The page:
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The Feasibility of Laparoscopic Surgery in Gynecologic Oncology for Obese and Morbidly Obese Patients
  1. Jessie Peng, BHSc*,
  2. Sarah Sinasac, MD,,
  3. Katherine J. Pulman, MD,,
  4. Liying Zhang, PhD,
  5. Joan Murphy, MD, and
  6. Tomer Feigenberg, MD,
  1. * MD Program, Faculty of Medicine, University of Toronto;
  2. Department of Obstetrics & Gynecology, Division of Gynecologic Oncology, Trillium Health Partners; and
  3. Department of Obstetrics & Gynecology, Division of Gynecologic Oncology, University of Toronto, Toronto, Ontario, Canada.
  1. Address correspondence and reprint requests to Jessie Peng, BHSc, Medical Sciences Bldg, 1 King's College Cir, Toronto, ON M5S 1A8, Canada. E-mail: jess.peng{at}


Background Surgical interventions are the mainstay of treatment for many gynecological cancers. Although minimally invasive surgery offers many potential advantages, performing laparoscopic pelvic surgery in obese patients remains challenging. To overcome this, many centers have shifted their practice to robotic surgery; however, the high costs associated with robotic surgery are concerning and limit its use.

Objective This study aimed to examine the feasibility of performing laparoscopic gynecologic oncology procedures in obese and morbidly obese patients.

Materials and Methods This retrospective study evaluated patients who underwent laparoscopic surgeries by a gynecologic oncologist from January 2012 to June 2016 at a designated gynecologic oncology center. Patients were categorized as nonobese (body mass index [BMI] < 30 kg/m2), obese (BMI 30–39.9 kg/m2), and morbidly obese (BMI ≥ 40 kg/m2). Intra and postoperative complications and outcomes were recorded. Group differences were computed with Kruskal-Wallis nonparametric test (continuous) or Fisher exact test (categorical).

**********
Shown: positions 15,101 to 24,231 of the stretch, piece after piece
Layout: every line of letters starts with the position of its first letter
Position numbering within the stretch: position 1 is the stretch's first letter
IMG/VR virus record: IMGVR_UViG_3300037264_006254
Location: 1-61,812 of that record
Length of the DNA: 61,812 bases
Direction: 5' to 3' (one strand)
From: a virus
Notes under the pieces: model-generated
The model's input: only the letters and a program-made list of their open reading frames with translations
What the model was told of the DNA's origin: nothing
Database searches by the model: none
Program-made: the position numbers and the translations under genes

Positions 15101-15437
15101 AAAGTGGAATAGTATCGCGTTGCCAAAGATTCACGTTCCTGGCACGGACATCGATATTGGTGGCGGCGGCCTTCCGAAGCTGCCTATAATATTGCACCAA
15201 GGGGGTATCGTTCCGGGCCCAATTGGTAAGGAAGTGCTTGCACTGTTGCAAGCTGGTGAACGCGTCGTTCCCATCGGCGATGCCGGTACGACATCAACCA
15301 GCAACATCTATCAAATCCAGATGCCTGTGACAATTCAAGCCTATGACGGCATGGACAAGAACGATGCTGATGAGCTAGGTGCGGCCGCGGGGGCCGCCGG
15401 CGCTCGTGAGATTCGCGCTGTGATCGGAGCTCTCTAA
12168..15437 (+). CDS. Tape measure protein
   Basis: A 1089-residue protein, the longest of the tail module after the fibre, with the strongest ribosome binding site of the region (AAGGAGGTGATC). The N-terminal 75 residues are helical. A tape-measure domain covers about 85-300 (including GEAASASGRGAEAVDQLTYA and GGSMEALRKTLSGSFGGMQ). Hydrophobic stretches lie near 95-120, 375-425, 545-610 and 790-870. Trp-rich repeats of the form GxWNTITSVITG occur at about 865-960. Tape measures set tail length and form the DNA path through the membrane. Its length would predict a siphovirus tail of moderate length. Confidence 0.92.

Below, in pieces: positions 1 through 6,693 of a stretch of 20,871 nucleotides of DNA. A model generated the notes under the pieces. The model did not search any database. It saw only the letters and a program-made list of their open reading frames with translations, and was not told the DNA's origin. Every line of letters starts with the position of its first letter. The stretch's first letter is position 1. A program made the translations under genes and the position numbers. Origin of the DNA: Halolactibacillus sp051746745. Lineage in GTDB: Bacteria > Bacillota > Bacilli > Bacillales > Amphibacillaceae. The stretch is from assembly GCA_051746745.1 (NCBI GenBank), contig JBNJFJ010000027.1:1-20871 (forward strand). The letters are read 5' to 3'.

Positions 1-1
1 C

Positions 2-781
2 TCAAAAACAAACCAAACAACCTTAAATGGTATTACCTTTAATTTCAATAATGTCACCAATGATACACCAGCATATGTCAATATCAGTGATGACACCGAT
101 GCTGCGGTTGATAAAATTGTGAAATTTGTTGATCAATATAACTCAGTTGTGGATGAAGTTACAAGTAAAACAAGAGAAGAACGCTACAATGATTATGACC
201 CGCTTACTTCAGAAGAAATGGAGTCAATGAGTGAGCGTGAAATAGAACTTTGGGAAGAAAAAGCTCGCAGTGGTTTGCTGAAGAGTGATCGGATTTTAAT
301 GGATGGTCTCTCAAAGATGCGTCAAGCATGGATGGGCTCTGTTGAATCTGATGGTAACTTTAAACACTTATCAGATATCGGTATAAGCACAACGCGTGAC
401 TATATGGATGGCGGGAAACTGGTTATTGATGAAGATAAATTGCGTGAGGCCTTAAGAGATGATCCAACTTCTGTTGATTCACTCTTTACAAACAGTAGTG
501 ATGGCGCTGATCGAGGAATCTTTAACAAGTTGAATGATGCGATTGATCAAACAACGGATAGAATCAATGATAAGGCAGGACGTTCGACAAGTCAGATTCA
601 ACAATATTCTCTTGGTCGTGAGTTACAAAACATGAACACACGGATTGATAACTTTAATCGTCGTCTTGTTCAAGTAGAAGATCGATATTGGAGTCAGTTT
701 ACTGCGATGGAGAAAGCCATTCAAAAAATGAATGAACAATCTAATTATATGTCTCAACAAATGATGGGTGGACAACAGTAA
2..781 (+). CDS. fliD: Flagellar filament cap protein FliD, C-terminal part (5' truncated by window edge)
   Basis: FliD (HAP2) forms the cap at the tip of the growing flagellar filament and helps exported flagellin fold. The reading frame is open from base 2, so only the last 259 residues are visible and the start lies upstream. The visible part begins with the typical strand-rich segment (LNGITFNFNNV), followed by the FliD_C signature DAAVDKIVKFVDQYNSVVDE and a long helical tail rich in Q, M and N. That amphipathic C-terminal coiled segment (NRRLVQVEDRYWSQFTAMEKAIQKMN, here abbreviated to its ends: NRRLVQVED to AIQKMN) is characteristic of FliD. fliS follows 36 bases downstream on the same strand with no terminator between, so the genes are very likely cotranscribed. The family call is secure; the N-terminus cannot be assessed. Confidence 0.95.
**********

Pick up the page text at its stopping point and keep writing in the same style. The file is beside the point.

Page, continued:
Results Of 497 patients, 288 were nonobese (58%), 162 obese (33%), and 47 morbidly obese (9%). Complex surgical procedures were performed in 57.4% of obese patients and 55.3% of morbidly obese patients. Although morbidly obese and obese patients had longer operative times (mean of 181 and 166 minutes vs 144 minutes, P = 0.014), conversion from laparoscopy to laparotomy occurred in 9.05% of all patients, with no group differences. Low intraoperative (9%–11%) and severe postoperative (2.41%) complication rates were observed overall, with no group differences. There was no statistically significant difference in the rate of emergency room visits 30 days postoperation between the 3 BMI groups (P = 0.6108). Average length of postoperative stay was statistically significant (P = 0.0003) but was low overall (1–2 days). Hospital readmission rates were low, with the lowest rate among morbidly obese patients (2.13%).

Conclusions Our data suggest that laparoscopic gynecologic-oncology procedures for obese patients are feasible and safe.

  • Gynecology
  • Laparoscopy
  • Obesity
  • Oncology
  • Operative outcomes

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  • The authors declare no conflicts of interest.